Comprehensive subtyping of Parkinson's disease patients with similarity fusion: a case study with BioFIND data.
Published Web Locationhttps://doi.org/10.1038/s41531-021-00228-0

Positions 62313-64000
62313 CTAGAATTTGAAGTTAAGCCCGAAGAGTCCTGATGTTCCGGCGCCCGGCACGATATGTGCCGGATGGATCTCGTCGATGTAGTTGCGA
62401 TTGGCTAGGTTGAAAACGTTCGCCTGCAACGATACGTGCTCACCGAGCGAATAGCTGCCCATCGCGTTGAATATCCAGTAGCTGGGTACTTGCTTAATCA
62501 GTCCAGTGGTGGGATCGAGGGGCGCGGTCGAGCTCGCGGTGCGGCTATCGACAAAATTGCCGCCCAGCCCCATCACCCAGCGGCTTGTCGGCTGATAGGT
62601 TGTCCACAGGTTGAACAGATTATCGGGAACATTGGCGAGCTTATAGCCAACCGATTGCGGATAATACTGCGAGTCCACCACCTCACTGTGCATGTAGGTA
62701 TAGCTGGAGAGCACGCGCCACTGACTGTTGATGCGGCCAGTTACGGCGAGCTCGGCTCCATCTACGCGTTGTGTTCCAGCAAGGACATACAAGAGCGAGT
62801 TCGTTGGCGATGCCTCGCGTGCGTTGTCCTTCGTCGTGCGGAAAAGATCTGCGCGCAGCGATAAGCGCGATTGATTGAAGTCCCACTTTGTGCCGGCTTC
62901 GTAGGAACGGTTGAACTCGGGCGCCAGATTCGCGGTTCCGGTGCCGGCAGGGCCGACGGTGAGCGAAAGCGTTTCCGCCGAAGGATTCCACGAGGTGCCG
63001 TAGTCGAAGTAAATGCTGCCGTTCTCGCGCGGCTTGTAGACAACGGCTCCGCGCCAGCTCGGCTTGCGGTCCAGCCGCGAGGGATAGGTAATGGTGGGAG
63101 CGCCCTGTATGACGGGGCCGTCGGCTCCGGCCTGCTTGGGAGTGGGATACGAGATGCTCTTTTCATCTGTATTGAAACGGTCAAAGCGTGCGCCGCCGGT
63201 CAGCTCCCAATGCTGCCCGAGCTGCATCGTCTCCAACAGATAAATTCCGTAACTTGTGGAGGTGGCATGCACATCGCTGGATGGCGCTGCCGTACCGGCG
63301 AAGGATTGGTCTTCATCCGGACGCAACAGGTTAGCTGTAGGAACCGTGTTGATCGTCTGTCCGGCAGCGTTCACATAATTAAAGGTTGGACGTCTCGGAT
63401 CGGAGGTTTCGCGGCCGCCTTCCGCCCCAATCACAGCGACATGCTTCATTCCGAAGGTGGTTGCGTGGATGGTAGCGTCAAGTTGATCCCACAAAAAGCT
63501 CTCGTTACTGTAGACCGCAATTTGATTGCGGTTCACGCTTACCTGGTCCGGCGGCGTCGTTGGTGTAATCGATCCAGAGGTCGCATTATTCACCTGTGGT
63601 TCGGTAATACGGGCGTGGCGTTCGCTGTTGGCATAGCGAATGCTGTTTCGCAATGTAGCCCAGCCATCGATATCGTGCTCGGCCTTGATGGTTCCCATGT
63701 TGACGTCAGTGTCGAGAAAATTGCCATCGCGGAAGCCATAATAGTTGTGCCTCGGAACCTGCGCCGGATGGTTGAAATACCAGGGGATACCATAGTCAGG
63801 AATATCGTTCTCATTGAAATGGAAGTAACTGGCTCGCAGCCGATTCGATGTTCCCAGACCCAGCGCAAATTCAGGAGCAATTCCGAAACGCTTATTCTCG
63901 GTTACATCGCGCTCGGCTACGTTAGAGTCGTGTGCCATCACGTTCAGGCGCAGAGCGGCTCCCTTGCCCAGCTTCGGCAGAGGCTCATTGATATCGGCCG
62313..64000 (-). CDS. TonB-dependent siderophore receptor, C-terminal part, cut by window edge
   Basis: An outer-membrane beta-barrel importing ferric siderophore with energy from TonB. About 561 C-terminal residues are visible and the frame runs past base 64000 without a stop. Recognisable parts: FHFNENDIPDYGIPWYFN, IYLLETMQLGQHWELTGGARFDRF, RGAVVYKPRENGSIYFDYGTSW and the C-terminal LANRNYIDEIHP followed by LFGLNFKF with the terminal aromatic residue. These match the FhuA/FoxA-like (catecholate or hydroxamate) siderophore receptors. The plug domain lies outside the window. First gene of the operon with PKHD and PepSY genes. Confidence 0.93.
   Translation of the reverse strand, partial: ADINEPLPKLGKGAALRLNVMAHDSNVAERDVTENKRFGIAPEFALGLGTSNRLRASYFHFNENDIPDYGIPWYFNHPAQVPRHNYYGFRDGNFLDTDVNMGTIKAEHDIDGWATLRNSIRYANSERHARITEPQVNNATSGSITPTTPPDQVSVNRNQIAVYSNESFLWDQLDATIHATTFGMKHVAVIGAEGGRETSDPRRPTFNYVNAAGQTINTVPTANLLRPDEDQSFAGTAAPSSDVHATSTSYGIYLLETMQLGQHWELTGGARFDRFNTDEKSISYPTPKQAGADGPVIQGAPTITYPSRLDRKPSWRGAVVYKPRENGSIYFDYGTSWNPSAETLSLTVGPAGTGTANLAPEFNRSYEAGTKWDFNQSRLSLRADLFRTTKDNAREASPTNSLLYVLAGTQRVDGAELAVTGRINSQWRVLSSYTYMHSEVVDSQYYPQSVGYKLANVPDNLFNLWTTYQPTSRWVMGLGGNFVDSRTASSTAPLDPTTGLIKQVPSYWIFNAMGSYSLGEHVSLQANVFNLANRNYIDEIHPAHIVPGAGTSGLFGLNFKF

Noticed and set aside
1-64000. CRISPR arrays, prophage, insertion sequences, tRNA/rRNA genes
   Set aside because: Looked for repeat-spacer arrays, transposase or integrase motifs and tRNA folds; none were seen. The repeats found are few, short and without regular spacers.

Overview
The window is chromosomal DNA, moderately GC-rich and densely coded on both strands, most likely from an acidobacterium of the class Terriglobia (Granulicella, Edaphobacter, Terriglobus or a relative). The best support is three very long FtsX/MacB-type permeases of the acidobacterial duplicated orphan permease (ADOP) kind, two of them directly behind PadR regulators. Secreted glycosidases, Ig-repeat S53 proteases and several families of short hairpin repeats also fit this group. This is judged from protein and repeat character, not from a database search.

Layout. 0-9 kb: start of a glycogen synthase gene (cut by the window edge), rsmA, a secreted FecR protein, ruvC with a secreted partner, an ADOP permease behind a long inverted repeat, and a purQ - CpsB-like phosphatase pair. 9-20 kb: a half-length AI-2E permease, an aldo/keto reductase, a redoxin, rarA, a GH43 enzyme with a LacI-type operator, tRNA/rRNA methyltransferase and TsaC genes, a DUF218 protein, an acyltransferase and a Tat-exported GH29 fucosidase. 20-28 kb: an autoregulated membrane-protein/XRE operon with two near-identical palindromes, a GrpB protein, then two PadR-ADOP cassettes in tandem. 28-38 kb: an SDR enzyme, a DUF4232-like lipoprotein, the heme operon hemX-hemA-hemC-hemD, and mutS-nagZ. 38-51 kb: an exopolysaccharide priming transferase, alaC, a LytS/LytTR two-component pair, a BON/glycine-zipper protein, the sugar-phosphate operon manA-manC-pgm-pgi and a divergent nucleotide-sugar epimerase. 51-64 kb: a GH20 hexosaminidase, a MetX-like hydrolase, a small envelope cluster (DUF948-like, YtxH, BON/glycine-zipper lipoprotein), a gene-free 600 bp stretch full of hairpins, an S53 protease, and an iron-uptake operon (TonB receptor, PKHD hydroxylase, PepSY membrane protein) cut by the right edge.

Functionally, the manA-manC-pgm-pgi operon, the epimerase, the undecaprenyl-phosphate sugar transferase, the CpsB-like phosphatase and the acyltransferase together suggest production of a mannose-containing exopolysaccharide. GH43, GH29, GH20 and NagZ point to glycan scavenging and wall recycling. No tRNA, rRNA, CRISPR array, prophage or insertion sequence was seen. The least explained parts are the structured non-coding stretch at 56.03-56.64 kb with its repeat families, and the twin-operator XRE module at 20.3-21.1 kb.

Parkinson's disease (PD) is a complex neurodegenerative disorder with diverse clinical manifestations. To better understand this disease, research has been done to categorize, or subtype, patients, using an array of criteria derived from clinical assessments and biospecimen analyses. In this study, using data from the BioFIND cohort, we aimed at identifying subtypes of moderate-to-advanced PD via comprehensively considering motor and non-motor manifestations. A total of 103 patients were included for analysis. Through the use of a patient-wise similarity matrix fusion technique and hierarchical agglomerative clustering analysis, three unique subtypes emerged from the clustering results. Subtype I, comprised of 60 patients (~58.3%), was characterized by mild symptoms, both motor and non-motor. Subtype II, comprised of 20 (~19.4%) patients, was characterized by an intermediate severity, with a high tremor score and mild non-motor symptoms. Subtype III, comprised of 23 (~22.3%) patients, was characterized by more severe motor and non-motor symptoms. These subtypes show statistically significant differences when looking at motor (on and off medication) clinical features and non-motor clinical features, while there was no clear difference in demographics, biomarker levels, and genetic risk scores.